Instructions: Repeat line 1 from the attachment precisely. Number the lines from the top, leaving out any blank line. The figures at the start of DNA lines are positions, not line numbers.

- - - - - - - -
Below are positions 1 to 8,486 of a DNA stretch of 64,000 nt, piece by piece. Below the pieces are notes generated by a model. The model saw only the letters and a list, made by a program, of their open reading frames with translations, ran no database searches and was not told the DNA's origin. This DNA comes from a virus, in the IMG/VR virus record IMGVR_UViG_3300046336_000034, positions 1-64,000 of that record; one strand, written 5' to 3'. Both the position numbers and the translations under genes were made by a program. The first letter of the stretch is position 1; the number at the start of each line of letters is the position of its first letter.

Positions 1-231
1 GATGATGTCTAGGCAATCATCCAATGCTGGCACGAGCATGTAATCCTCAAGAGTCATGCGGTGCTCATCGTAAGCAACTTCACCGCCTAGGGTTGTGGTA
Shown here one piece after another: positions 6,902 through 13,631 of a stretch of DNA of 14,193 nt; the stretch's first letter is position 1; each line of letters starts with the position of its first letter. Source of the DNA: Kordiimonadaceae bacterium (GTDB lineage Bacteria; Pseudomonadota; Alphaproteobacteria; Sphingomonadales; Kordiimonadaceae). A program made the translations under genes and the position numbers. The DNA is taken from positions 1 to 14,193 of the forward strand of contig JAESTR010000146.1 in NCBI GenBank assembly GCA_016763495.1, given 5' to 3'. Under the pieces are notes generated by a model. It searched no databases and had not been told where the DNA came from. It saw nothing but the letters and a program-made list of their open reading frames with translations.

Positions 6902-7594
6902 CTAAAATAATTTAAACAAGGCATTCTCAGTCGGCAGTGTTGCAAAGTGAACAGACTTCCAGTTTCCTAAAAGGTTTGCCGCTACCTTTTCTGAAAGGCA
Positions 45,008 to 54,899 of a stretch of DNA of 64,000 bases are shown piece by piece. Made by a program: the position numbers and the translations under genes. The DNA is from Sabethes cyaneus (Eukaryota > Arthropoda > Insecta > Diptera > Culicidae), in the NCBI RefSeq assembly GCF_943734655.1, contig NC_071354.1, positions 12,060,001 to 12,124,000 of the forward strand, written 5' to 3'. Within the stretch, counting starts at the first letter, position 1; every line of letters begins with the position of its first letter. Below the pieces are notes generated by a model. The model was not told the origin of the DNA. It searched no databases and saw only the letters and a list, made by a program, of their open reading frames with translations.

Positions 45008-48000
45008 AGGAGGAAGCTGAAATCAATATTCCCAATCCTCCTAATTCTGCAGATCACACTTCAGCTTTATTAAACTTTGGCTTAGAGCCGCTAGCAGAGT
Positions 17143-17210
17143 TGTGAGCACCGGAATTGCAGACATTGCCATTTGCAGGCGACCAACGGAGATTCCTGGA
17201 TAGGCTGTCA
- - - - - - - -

Below are positions 1 to 8,486 of a DNA stretch of 64,000 nt, piece by piece. Below the pieces are notes generated by a model. The model saw only the letters and a list, made by a program, of their open reading frames with translations, ran no database searches and was not told the DNA's origin. This DNA comes from a virus, in the IMG/VR virus record IMGVR_UViG_3300046336_000034, positions 1-64,000 of that record; one strand, written 5' to 3'. Both the position numbers and the translations under genes were made by a program. The first letter of the stretch is position 1; the number at the start of each line of letters is the position of its first letter.